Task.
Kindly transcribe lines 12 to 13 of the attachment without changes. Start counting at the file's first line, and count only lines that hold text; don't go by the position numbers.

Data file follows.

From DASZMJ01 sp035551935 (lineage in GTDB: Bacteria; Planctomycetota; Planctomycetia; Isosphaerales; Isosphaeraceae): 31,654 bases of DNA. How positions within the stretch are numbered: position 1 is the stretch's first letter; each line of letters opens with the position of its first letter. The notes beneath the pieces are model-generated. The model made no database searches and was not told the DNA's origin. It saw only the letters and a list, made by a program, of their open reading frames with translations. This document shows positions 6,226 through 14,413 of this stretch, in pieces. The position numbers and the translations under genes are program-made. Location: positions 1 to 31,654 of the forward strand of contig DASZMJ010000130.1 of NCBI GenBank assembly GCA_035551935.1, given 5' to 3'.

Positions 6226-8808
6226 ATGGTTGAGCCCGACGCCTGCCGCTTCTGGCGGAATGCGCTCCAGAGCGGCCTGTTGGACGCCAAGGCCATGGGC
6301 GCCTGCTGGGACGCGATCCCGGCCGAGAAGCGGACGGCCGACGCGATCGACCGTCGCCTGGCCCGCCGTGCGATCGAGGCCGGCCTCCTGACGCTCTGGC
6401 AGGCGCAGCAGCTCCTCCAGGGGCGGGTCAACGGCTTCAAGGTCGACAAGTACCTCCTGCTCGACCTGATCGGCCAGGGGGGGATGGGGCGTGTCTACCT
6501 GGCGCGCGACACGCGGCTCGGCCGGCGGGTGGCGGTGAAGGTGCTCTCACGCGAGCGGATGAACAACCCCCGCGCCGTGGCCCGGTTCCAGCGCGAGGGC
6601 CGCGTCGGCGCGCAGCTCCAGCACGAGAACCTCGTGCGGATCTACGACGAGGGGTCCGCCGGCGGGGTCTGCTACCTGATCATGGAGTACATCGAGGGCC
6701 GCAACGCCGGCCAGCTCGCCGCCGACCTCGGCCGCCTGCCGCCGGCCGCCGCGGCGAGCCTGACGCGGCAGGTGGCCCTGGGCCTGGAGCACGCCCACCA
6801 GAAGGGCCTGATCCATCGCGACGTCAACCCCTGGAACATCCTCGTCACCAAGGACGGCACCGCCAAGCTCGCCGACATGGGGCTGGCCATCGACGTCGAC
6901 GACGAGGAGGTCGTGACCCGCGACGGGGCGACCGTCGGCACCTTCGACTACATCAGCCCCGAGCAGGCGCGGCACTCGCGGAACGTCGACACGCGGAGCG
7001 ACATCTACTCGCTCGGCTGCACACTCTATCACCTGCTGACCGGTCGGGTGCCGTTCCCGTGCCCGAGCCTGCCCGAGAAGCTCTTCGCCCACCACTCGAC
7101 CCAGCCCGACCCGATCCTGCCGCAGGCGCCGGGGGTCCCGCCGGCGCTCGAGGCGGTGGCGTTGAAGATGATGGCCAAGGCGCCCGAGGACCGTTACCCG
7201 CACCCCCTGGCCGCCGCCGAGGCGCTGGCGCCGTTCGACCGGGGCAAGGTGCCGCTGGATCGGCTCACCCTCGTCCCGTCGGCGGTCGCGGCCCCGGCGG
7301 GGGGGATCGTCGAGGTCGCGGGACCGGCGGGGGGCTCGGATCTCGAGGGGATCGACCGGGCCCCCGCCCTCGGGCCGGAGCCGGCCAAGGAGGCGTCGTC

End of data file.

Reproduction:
7101 CCAGCCCGACCCGATCCTGCCGCAGGCGCCGGGGGTCCCGCCGGCGCTCGAGGCGGTGGCGTTGAAGATGATGGCCAAGGCGCCCGAGGACCGTTACCCG
7201 CACCCCCTGGCCGCCGCCGAGGCGCTGGCGCCGTTCGACCGGGGCAAGGTGCCGCTGGATCGGCTCACCCTCGTCCCGTCGGCGGTCGCGGCCCCGGCGG